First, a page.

Center for Medicaid and Medicare Services quality measures might not measure or capture the actual care patients receive, according to a new Government Accountability Office (GAO) report.

The GAO studied how the agency decides what quality measures to develop and use. It also evaluated how CMS monitors its funding for quality measurement activities.

The GAO report stated that CMS doesn’t have processes to ensure that the indicators actually measure what the agency says it cares about in its strategic objectives. The GAO also found that the CMS carries over large sums of unused funds each year for activities related to quality measurement and that the CMS fails to keep track of all its quality-measurement funding.

The report recommends that CMS should create standard practices to assess the measures that it’s considering to emphasize and align them with strategic quality objectives. It also recommended that CMS improve its tracking of progress in achieving its goals by developing and using performance metrics. The GAO also said that the CMS should keep more comprehensive and thorough information on its quality funding.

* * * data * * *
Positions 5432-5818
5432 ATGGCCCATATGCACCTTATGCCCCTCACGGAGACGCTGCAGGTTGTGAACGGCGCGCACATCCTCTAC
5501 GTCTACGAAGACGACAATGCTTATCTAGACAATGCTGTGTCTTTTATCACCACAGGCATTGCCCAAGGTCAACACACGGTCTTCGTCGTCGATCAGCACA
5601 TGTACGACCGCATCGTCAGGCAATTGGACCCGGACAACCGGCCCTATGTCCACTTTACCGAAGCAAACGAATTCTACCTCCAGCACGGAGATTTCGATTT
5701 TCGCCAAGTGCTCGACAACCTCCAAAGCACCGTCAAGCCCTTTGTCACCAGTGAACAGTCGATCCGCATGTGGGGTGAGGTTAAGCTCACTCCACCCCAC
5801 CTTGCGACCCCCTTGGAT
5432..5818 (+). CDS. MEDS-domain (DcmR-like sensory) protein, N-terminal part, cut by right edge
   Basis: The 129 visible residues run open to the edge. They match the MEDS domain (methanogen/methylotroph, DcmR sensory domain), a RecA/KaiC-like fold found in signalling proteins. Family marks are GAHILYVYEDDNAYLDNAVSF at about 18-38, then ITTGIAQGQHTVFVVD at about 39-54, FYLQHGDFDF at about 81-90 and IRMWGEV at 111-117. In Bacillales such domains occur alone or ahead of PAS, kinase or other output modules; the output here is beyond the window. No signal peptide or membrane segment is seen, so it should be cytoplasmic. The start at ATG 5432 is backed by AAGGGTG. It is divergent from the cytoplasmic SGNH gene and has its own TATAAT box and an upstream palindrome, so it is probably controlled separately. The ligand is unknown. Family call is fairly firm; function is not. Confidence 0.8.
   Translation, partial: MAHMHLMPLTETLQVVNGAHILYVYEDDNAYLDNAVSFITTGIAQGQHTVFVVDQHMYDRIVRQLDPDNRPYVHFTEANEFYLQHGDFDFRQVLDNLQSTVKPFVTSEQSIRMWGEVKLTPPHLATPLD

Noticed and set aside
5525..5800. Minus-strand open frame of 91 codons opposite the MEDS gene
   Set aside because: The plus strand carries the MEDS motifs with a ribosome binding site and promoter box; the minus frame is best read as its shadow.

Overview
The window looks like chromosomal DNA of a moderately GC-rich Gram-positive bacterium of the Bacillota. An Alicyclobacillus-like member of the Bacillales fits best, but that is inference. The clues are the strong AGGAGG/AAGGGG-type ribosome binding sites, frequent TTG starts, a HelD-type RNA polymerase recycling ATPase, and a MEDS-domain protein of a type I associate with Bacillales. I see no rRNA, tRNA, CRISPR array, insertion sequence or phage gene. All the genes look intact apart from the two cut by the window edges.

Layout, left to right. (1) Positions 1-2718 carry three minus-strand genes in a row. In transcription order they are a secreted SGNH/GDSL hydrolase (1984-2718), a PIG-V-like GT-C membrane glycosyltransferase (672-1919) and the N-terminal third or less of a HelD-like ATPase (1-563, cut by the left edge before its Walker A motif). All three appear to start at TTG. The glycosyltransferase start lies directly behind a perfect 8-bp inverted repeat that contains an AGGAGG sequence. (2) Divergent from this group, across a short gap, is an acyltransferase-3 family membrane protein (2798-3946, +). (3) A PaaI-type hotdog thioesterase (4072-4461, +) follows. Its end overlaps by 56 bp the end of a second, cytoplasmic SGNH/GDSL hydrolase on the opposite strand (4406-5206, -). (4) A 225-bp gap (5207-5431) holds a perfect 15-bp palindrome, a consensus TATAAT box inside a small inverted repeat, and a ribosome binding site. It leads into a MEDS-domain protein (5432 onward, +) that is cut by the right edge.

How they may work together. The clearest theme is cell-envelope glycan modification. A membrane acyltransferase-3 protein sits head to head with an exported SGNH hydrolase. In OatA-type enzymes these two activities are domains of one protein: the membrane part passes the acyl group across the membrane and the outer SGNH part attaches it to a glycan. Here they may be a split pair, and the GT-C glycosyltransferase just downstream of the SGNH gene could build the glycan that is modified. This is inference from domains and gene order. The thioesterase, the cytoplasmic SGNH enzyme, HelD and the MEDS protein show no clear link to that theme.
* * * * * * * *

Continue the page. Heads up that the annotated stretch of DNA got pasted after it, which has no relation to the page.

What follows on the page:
In response, the Department of Health and Human Services (HHS) stated they agree with the GAO’s recommendations.

CMS’ decisions about which quality measures to use or whether to create new ones have a massive impact on the healthcare industry as private payers can use Medicare’s quality measures. Its choices affect both the quality of care that patients receive and how much providers get paid, as well as whether they’re enrolled in Medicare or not.

Read the GAO Report here.

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